Tips for Communicating Effectively with Public Officials

1. Contact the Right People

When deciding which public officials to contact, consider two questions:

  • Whose views are likely to influence others in government?
  • Who has a particular reason to listen to my opinion on this matter?

With respect to affecting Muslim public affairs, the most influential public officials are likely to be those dealing directly with issues affecting public life, and office holders responsible for certain portfolios. Also, the Senate/House of Representatives members responsible for your constituency should be most interested in hearing your views about issues relating to your concerns. You might know other national, regional or local legislators or officials through Mosque, Islamic organization, community or professional contacts who would also be particularly open to your opinions.

2. Visit or Letter

Meeting with a public official is usually the best way to get your views across. It gives you a chance to get feedback and to respond to questions or concerns. If you plan to visit an official, call her or his office in advance to arrange an appointment. (If you do this a week or more in advance, you may want to call the day before to reconfirm.) Schedule conflicts may prevent the person from seeing you when you want, but try to negotiate a mutually agreeable time and date. Senate/House members are supposed to make themselves available for meetings in their constituency offices during the Senatorial constituency period, so ask your constituency representatives for appointments during that period. Ministers and other public officials are more likely to agree to meet you if you involve Mosque or reputable Islamic organization officials in your delegation.

If you are not able to arrange a suitable meeting with a particular official, you can write to the person instead. Ask the official to respond to your letter and offer to provide more information on request.

3. Organize Your Argument

Whether you are visiting or writing, decide what the most important messages to communicate are. The points you choose to emphasize in a letter or visit will depend on many factors: what arguments you find most convincing, what you know about the official you are contacting, your specific needs and experiences, how well prepared you feel you are to raise particular issues, etc. Think about what arguments are likely to be the most persuasive to the person you are contacting. Make sure you get these key points across in your visit or letter.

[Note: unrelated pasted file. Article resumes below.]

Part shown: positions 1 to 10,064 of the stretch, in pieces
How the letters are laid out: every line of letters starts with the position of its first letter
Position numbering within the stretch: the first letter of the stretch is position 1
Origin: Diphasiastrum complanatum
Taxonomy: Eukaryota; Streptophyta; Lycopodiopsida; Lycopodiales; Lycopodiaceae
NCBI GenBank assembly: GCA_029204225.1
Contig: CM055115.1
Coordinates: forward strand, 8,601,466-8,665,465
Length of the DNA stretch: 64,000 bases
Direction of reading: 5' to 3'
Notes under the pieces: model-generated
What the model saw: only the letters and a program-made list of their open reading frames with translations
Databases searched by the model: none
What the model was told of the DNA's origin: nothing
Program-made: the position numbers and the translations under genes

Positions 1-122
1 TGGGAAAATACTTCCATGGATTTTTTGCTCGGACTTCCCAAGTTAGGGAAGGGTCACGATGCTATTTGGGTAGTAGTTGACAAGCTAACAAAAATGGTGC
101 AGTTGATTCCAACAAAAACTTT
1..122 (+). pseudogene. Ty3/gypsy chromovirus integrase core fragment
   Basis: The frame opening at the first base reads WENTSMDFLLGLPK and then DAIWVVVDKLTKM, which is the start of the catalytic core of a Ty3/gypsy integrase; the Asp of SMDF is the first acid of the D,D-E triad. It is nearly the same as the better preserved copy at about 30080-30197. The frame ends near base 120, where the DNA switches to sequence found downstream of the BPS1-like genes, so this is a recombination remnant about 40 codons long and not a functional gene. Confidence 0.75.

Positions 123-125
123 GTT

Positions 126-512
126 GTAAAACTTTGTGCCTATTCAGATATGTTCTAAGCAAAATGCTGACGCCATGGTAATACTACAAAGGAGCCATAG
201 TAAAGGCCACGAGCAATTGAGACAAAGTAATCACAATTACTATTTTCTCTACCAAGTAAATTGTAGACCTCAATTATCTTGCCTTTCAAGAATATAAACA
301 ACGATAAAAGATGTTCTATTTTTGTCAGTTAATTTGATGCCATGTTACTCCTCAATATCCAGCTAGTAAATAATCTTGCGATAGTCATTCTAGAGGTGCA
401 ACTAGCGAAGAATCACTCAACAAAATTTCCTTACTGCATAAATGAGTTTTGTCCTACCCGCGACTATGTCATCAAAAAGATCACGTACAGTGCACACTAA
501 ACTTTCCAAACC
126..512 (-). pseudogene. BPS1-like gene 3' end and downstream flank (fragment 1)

If you are planning a group visit, get together before to agree on what you want to say. You might want to jot down some “talking points” and make specific members of the group responsible for raising each one. Pick someone to act as facilitator who can introduce the members of the group, get the discussion started, ensure that all of your points come out, and express the group’s thanks at the end of the visit. You can also ask someone to take notes on the responses you receive and any commitments to further action (on either side).

4. Leave a Record of Your Concerns

It is a good idea to take something written to leave at the end of your visit. This could be an article from a newspaper or magazine, (In a long article, it may help to highlight important passages.) Or it could be a memorandum you have prepared or even just a summary of the points you planned to raise. Such documents will remind the official of the issues you raised after you have gone.

5. Follow Up

There may be more to do after you write or visit. It is helpful if you let MPAC know what you have done. If you can, send a copy of your letter or a brief report on your visit to us so we may learn from your experience. If, during a visit, you have offered to supply additional information on any matter, make sure that you do this. Has the official offered a further meeting or promised to report to you on anything? If so, someone should be responsible for following this up.